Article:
The reason that BBC3 is being closed is the BBC’s need to save £100,000,000 – this is due to the licence fee freeze. As the Tories have stated that they will be looking for more cuts should they win the next election. While the BBC have to share a portion of the blame for cutbacks – spending too much money on buildings instead of programmes, exec salraies and the like – they have had, while their primary income has been frozen – had to take on sole responsibility for S4C (Welsh Channel Four in Wales) and the World Service. There’s even talk of them helping to finance Channel Four!

    Because Bennett cancelled DW Confidential doesn’t make him a villain – it makes him a TV exec living in the real, and very harsh, world of TV. Some of the “post watershed” documentaries that BBC3 make are extremely good (such as the recent series on teenagers in prison). This is the kind of programming that will be missed, not a documentary series about a TV series.

    As with the unrealistic calls for spin offs every five minutes, I do wish that some DW fans would start attempting to understand the reality of the financial and political world in which the BBC and it’s channel executives now operates. They didn’t axe DW Confidential because they don’t like DW or as a personal slight against fans, they aren’t closing BBC3 because it shows DW repeats.

    • Endy says:

      Sorry Calico but I must disagree strongly with your argument. Confidential was cheep to make and one of the most viewed shows on BBC3. It was also a big hit.. As well as inspiring future producers, writers and directors, it made the corporation a great deal of money, although sadly it is probably true BBC3 did not directly benefit from this financially .I suspect BBC Enterprise got the money. I wrote to the BBC at the time because I believe the opposite of what you say, If BBC3 had been allowed to benefit more from Confidential’s success it might have helped them survive. I suspect there are politics at play here. This issue is not just about Doctor Who, or Confidential for that matter. It is about what happens to all the money Auntie make out of their hit shows one of which happens to be Doctor Who.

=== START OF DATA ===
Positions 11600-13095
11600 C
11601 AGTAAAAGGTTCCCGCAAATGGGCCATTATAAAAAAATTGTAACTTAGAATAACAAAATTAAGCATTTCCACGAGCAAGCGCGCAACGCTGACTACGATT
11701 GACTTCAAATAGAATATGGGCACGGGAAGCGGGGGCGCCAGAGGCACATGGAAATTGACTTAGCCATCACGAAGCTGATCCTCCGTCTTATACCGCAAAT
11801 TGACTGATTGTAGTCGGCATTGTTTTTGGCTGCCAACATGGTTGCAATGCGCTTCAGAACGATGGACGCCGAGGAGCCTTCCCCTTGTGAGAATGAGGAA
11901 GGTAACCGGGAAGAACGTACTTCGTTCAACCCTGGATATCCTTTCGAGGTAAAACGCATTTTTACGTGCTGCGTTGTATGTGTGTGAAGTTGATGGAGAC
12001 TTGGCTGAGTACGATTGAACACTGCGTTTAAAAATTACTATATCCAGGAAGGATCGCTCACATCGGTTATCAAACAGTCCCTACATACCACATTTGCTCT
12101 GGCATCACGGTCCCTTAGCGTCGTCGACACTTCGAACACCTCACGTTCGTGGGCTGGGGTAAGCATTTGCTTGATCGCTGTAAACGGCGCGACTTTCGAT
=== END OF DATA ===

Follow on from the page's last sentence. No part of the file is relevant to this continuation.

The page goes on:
Whatever fans think about future spin offs and we have had two pretty good drama spin offs so far, this is not about that.
      Confidential was already a very successful show bringing in a big audience for BBC3 and helping to keep the station alive and noticed. You could argue that as a result of cancelling it they put the last nail in the coffin of BBC3. I am not convinced it will survive as an on line channel and its loss should be mourned like the loss of any channels that cater for minority tastes..
      I am a big fan of the BBC but they do have the capacity to shoot themselves in the foot sometimes. I fear Auntie is very much under threat.
      . .

  8. hyncharas says:

    Whilst Confidential’s format may have been a problem for the BBC money-wise, I don’t believe a cancellation was the right approach. Whilst keeping some behind-the-scenes extras with retail, perhaps a “preview” mini-show between programmes for subseqent seasons in respect to Capaldi, new foes, the return of old ones and any new series they plan to produce.

    A good example of this exists for the police drama, Blue Bloods, which shows clips from previous episodes as well as short interviews from cast-members.

  9. Geoff says:

    I disagree with the writer entirely on this. Maybe as someone who aspires to work in TV DW confidential occasionally had some merit but I am just an average TV viewer and I found it overblown and boring without fail. They could have done in 15 minutes each week what they dragged out for about an hour.

    Now I’m not some nu who johnny come lately ( and even if I was my opinion would still be valid ). I’ve loved the show for nearly 40 years but I don’t just lap up any old rubbish with the words “Doctor Who” attached to the front. I think the controller has clearly said he wanted the channel to show stand alone TV shows, ie not TV shows about the making of other TV shows and that is perfectly reasonable. The argument about popularity is valid to an extent but it shouldn’t totally over rule creative decisions. After all public executions are popular but we don’t show them on TV!